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CHARLES J. ROSEBAULT. Saladin. Prince of Chivalry

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CHARLES J. ROSEBAULT.
Saladin. Prince of Chivalry
page 84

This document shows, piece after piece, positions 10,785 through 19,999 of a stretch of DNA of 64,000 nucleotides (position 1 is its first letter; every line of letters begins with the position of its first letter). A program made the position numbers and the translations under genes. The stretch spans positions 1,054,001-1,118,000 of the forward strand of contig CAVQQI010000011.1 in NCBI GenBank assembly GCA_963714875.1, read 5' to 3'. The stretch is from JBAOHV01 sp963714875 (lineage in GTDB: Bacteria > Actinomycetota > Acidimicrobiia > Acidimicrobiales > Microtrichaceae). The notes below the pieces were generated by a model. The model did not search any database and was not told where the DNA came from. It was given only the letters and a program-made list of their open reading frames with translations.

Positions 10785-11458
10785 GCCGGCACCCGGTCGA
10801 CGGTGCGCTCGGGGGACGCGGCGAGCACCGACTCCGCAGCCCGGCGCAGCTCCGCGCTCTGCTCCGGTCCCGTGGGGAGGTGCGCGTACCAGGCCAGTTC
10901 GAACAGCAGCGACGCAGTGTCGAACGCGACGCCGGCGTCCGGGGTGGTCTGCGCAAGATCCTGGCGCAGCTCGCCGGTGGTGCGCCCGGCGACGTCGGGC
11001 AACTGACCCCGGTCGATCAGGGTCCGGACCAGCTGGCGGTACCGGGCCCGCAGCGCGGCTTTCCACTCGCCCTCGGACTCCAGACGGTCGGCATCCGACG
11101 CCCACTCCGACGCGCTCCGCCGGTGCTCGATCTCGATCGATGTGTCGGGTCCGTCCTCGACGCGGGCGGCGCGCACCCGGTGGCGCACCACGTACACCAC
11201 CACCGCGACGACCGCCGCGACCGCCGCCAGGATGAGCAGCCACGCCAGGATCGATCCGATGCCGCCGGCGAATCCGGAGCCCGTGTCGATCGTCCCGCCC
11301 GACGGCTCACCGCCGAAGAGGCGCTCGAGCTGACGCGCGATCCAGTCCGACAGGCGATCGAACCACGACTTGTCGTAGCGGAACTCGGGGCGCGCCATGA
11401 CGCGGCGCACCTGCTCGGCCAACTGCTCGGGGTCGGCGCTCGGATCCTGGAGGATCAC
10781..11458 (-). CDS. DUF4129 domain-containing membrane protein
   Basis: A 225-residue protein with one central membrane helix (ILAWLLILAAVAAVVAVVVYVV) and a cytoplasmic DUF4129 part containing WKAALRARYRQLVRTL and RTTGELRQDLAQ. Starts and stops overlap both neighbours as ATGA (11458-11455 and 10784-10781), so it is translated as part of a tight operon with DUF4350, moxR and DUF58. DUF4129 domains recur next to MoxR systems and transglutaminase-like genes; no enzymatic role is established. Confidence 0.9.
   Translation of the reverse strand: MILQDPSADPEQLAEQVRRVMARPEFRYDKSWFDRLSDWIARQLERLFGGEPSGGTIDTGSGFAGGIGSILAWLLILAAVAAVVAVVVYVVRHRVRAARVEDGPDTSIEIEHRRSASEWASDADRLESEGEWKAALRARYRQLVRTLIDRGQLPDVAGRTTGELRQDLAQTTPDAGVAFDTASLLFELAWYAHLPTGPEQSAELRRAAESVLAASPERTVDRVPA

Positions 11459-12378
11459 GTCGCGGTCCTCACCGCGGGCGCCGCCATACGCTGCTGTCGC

Caliph invested him with a robe of honor, which was the usual manifestation of a monarch's approval. Shirkuh promptly displayed his new dress before the eyes of the citizens, for the old fellow had a shrewd sense of politics and was determined that this time Shawer must be put in his place. Little doubt that the fighting and more or less swaggering Kurd appealed to the average Egyptian, as he did at home. He had just enough of human failings to be thought a good fellow, and his parade through the crowded streets in the Caliph's robe of honor must have evoked quite a few malicious grins at the expense of the none too popular vizier. So, undoubtedly, did Shirkuh's treatment of the hitherto all powerful one. Everybody else waited upon the latter, but he had to do the calling when it came to Shirkuh. " On these occasions he used to come on horseback, with drums, trumpets and banners," but all this pomp did not disguise the true facts. Shirkuh was the conqueror as well as the savior of the country. And " then the claws of the Lion of the Faith fastened themselves upon Egypt," wrote Beha ed-din. Shirkuh's full name was As ad ed-din, hence the " Lion of the Faith." It fell to Saladin's lot to put an end to the travesty of Shawer's nominal power. It became known to the Syrians that the vizier was again plotting treachery, and that this time he proposed to have Shirkuh and his staff seized at a banquet. So Saladin, accompanied by a few officers, rode out to meet him as he came to visit Shirkuh and made him prisoner. No sooner was


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